Abundant solar pixels on Earth produce hydrogen for weeks

Devices made from readily available carbon-based materials and oxides can produce clean hydrogen from water for weeks, according to new research.

The findings, co-led by Dr Virgil Andrei, a research fellow at St John’s College, University of Cambridge, with academics from Imperial College London, could help overcome one of the key problems in solar fuel production, where today’s abundant terrestrial light-absorbing materials are limited either by their performance or by their stability.

Underexplored materials for light harvesting

Hydrogen fuel will play a vital role in the transition to full decarbonisation and reaching the UK’s target of net zero emissions by 2050. With most hydrogen currently supplied from fossil fuels, researchers are currently working to find ways to generate hydrogen more sustainably. One way to do this is to make devices that can harvest sunlight and split water to produce green hydrogen.

While many light-absorbing materials have been tested for green hydrogen production, most degrade quickly when immersed in water. For example, perovskites are the fastest growing materials in terms of light gathering efficiency, but are unstable in water and contain lead. This presents a risk of leakage; therefore, researchers have worked to develop lead-free alternatives.

Bismuth oxyiodide (BiOI) is a non-toxic semiconductor alternative that has been overlooked for solar fuel applications due to its poor stability in water. But based on previous findings about BiOI’s potential, the researchers decided to revisit the material’s promise for green hydrogen production.

Dr Robert Hoye, Senior Lecturer in the Department of Materials at Imperial College London, explained: “Bismuth oxyiodide is a fascinating photoactive material that has energy levels at the right positions for the separation of water. A few years ago, we demonstrated that BiOI solar cells are more stable than those using state-of-the-art perovskite light absorbers. We wanted to see if we could translate this stability into green hydrogen production.

Professor Judith Driscoll, Department of Materials Science and Metallurgy, University of Cambridge, said: “We have been working on this material for some time, due to its wide potential applications, as well as its simplicity of fabrication, its low toxicity and its good It was great to combine the expertise of the different Cambridge and Imperial research groups.”

Breakthrough in solar fuel production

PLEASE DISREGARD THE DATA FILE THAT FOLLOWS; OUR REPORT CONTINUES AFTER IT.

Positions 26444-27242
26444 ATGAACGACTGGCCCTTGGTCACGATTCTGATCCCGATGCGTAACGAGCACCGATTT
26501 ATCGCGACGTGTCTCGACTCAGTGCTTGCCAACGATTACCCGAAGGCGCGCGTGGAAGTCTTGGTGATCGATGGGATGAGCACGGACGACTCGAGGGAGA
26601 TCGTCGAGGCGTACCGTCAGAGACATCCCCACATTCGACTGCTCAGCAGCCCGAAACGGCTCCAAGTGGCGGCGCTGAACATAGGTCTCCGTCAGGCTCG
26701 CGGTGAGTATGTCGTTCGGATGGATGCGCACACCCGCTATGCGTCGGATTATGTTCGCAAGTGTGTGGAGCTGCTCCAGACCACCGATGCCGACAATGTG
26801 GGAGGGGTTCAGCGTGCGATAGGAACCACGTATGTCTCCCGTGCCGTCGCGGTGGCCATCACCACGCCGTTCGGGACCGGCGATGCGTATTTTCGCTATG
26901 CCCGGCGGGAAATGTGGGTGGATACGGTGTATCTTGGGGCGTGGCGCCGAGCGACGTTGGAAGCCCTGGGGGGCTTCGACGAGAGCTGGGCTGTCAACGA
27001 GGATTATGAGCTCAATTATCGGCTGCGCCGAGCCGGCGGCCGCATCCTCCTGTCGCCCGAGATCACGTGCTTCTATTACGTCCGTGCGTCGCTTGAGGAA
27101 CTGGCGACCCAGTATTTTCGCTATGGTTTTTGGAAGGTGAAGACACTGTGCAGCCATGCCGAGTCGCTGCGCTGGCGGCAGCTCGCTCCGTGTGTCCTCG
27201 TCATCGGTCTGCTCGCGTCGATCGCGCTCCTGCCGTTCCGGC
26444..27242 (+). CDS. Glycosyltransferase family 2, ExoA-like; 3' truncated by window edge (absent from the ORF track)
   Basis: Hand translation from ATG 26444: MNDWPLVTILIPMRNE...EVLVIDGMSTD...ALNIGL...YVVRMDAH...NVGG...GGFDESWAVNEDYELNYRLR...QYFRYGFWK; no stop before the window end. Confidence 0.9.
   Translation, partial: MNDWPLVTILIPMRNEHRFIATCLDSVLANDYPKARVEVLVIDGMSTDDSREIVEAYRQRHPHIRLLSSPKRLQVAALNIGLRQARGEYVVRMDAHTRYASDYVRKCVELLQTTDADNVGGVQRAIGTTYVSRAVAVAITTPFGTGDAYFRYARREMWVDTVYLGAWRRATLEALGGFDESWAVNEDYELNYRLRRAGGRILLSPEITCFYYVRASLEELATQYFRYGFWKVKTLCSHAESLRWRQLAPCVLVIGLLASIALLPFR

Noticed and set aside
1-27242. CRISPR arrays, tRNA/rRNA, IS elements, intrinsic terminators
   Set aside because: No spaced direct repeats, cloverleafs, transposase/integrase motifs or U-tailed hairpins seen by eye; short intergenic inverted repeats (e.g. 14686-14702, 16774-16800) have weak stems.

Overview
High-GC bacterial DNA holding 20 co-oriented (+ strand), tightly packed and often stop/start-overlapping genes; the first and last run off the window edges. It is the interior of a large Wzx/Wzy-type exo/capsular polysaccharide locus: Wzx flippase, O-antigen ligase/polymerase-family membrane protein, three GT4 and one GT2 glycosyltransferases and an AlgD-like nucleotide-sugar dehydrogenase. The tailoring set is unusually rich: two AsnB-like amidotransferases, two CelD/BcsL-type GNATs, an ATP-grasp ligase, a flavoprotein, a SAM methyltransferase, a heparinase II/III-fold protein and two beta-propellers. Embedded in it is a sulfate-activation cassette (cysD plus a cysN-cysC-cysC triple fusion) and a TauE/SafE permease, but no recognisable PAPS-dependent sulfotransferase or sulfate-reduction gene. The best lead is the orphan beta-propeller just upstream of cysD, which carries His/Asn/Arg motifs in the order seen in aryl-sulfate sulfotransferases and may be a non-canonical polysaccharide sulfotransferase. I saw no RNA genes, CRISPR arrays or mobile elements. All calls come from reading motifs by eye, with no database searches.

The research team created devices that mimicked the natural photosynthesis process occurring in plant leaves, except they produced fuels like hydrogen instead of sugars. These artificial leaf devices were made from BiOI and other sustainable materials, harvesting sunlight to produce O2H2 and co.

Researchers have found a way to increase the stability of these artificial leaf devices by inserting BiOI between two oxide layers. The robust structure of the oxide-based device was additionally coated with a water-repellent graphite paste, which prevented the ingress of moisture. This extended the stability of the bismuth oxyiodide light-absorbing pixels from minutes to months, including the time the devices were stored.

This is an important discovery that turns BiOI into a viable light harvester for stable production of green hydrogen.

“These oxide layers improve the ability to produce hydrogen compared to stand-alone BiOI,” said Dr Robert Jagt (Department of Materials Science and Metallurgy, University of Cambridge), one of the co – main authors.

Researchers further found that artificial leaf devices with multiple light-gathering areas (called “pixels”) performed better than conventional devices with a single, larger pixel of the same total size. This discovery could make scaling up new light collectors much easier and faster for sustainable fuel production.

Dr Virgil Andrei, co-lead author from Cambridge’s Department of Chemistry, explains: “Even if some pixels were faulty, we were able to disconnect them, so they wouldn’t affect the rest. This meant we could maintain the performance of small pixels on a larger area.” This increased performance allowed the device not only to produce hydrogen, but also to reduce CO2 syngas, an important intermediate in the industrial synthesis of chemicals and pharmaceuticals.

To look forward

The results demonstrate the potential of these new devices to challenge the performance of existing light absorbers. New ways to make BiOI artificial leaf devices more stable can now be transferred to other novel systems, helping to bring them to commercialization.

“This is an exciting development! Few solar fuel systems today exhibit stabilities compatible with real-world applications. circular fuel,” said Professor Erwin Reisner (Department of Chemistry, Cambridge), one of the corresponding authors.

The results were published in the journal Natural materials.

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